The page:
There was a pause as the two stared at each other, then Jacob gave a short, sharp snort despite himself, and within seconds the two of them were chuckling those dark, throaty chuckles which were born of nerves. 'I'd pay good money to see that, you know.'
'I'll just have to work on the lethality of my hugs,' Tanith muttered dryly, running a hand through her hair, and she finally looked up at him. 'You okay, anyway?'
Jacob nodded. 'I've had worse than be thrown at a wall. You did good, kid.' He stepped forward, clapping her on her uninjured shoulder.
'"Kid". You just love that, don't you. What are you, two minutes older than me?' Tanith asked wryly, as the two of them began to make their way out of the tiny cellar, now increasingly crowded by Healers and Enforcers, and back up into the bright daylight spilling in through the warehouse's large windows, the upper level also bustling by now with Auror activity.
'Try three years. That's three years on the beat more than you.'
'You're a regular veteran, then.'
Van Roden rolled his shoulders as he drew a deep breath of what turned out to be rather murky London air. 'If you weren't an Auror the last time around, really, you're no more experienced than anyone else in what's going on here. And we don't have so many veterans as we'd like.' He glanced over at her. 'Hell, coming in having taken down one Death Eater put you ahead of some Aurors who'd been doing this for years.'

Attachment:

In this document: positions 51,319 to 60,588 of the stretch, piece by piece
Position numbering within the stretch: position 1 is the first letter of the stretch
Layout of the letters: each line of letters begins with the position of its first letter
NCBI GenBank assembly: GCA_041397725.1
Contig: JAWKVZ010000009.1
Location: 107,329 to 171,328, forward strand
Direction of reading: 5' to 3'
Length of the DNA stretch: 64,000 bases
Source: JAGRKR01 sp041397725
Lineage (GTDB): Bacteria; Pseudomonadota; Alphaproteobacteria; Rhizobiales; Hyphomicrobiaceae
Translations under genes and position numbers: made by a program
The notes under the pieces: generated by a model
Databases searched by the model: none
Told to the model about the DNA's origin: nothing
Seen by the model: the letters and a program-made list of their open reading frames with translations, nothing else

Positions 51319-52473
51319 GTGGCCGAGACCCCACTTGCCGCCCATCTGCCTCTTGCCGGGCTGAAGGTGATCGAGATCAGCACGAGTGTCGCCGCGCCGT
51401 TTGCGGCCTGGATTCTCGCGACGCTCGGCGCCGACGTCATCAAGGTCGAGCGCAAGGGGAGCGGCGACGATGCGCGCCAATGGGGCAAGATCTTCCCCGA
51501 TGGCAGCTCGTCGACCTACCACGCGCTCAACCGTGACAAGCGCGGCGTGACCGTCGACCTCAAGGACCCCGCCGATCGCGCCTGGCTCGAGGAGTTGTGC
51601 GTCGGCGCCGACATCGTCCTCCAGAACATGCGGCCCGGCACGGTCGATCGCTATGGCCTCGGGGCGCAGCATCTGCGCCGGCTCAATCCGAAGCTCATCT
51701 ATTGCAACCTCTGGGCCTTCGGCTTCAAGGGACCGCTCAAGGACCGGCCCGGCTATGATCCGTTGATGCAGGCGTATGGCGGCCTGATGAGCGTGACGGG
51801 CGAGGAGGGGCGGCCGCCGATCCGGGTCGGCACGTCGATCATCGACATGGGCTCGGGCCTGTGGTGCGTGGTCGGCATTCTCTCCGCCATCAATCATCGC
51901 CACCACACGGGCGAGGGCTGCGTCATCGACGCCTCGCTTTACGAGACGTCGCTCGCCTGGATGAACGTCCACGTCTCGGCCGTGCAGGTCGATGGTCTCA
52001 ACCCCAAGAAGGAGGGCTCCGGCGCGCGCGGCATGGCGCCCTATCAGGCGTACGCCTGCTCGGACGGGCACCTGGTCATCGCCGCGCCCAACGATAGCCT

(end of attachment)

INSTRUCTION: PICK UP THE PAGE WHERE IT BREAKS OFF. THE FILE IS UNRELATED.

'The car helped.'
'You were ill the day they taught subtlety, weren't you?'
'Cole! Van Roden!'
Both looked up to see, moving through the bustle of the law enforcement officials beginning to search the warehouse from top to bottom on the hunt for the Dark Magic contraband which had lured them there in the first place, the large, austere figure of Cassius Vaughn approaching them.
Tanith had first met Vaughn in her interview for the Auror training programme. His manner then had left her unsurprised when she'd learnt he supervised the field training itself, as despite his grey hair and lined face he was still tall, broad, and vital.
'You two still upright?' he asked gruffly as he stopped in front of them.
'It's not the first crate to explode in my face,' Jacob said. He wasn't the tallest of men, but he had to crane his neck even more than usual in the face of the large Vaughn.
'I won't ask what you got up to in your training regimes, then, Auror Van Roden. But you're still breathing, so I will consider that sufficient.' Vaughn scratched his bristly beard.
'Your concern is just... blinding in how touching it is, sir,' Tanith couldn't help but observe dryly.
He squinted at her. 'I heard you got set on fire.'
She sighed. 'No, sir. That was the Death Eater.'
'You set him on fire?'
'Yes - why does everyone have a problem with this, he's fine!' Tanith scowled.
'Is he?' Vaughn squinted, then sighed. 'Pity. I set fire to a Death Eater's boots, once. I didn't put them out until he was in a cell. Still wearing them, too.'
Jacob threw his hands in the air. 'I'll just be over here, sir, ignoring the massive procedure violations.'